Illegal Downloading: Why I Do It

I’m a simple man. I’m not dirt poor but I’m not what you would call “well off”. So when I hear the word “FREE”, my head pops up and I take notice. I’m a musician and singer with a deep love and appreciation for music. I’m quite a movie buff and enjoy sitting down to a good movie. I’m also a computer geek that loves to play computer games, and get acquainted with the latest computer software. However, I don’t have the $599.00 US dollars to pay for a program like Adobe Photoshop or $60 US dollars to spend on the new Roxio Easy CD creator and I’d like to see the hot new movie releases in the comfort of my own home and not have to spend about $30 US dollars for my lady and I to go to the local cinema. My lady and I still go to the movies about twice a month. I still buy a CD occasionally but I don’t like buying a CD if I’m only going to like 2 songs out of the 12 that are on it. So I download all these things. Now the games I download usually don’t stay on my PC for long. After I beat the game in most cases, I delete the file. The music I keep and the computer software I usually keep as well. Do I feel a bit guilty? Not at all. Allow me to explain a bit.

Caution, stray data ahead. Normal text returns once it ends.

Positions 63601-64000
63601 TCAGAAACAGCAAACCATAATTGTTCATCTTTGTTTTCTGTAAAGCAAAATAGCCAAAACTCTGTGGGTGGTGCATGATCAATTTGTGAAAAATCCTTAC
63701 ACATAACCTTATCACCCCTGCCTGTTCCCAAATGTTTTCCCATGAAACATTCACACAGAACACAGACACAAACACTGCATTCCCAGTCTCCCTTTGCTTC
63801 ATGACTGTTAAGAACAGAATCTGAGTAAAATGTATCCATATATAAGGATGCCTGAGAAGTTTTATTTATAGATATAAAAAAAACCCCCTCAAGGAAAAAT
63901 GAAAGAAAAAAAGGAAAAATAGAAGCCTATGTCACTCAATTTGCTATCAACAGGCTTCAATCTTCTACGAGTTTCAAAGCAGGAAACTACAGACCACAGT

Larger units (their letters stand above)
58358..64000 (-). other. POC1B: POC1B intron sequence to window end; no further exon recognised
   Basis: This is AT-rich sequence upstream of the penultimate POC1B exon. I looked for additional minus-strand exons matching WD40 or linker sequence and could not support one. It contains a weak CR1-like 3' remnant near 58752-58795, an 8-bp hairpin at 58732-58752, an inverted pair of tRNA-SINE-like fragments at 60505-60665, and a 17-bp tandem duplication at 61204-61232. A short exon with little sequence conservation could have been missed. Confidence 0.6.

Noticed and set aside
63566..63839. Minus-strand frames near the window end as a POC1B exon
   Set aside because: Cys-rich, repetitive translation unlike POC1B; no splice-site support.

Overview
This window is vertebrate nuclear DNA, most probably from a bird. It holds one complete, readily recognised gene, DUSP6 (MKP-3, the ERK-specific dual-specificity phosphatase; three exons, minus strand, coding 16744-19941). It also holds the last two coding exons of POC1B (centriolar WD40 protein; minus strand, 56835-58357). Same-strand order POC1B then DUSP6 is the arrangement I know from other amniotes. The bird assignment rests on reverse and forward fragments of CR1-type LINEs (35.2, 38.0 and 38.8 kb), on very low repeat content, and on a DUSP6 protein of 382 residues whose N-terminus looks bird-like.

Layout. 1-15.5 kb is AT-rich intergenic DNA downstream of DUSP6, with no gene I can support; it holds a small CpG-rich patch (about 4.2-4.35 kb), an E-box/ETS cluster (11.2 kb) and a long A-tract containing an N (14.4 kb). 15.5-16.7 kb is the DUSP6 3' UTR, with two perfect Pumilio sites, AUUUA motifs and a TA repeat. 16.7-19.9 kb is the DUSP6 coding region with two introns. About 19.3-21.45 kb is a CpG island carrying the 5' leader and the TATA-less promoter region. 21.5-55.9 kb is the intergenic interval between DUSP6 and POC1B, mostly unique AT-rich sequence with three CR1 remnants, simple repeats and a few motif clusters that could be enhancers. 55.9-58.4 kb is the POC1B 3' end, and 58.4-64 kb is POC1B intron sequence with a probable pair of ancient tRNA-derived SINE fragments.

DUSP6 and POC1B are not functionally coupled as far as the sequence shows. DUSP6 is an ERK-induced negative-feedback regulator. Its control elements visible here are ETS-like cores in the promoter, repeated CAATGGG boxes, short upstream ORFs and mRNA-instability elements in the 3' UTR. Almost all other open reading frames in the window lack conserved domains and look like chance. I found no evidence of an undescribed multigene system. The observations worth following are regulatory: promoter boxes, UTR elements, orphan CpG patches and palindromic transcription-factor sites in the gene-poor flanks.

Back in the 1990s (before I owned a computer) like most other people, I was paying $18 US dollars for a music CD. I was paying $20 US dollars for a new release VHS video cassette (that eventually wore out). Even in the year 2000, I was paying for software so the entire media industry has gotten a decent share of my hard earned money over the years.

Myself, I’m a musician, singer, and songwriter. I try to look at it from the artist’s point of view. As a struggling artist in a constant quest for getting heard and getting my stuff “out there”, I wholeheartedly support music downloading. I figure the more people that hear my stuff, the better. And If (God willing) I ever get to the point where I get signed to a major label, I KNOW that more of my Cd’s will be sold than downloaded. Bands and artists like Metallica and Madonna need to get a grip. They’re not hurting and either of them can make a CD that sounds good OR bad and it will sell.

The Arguments.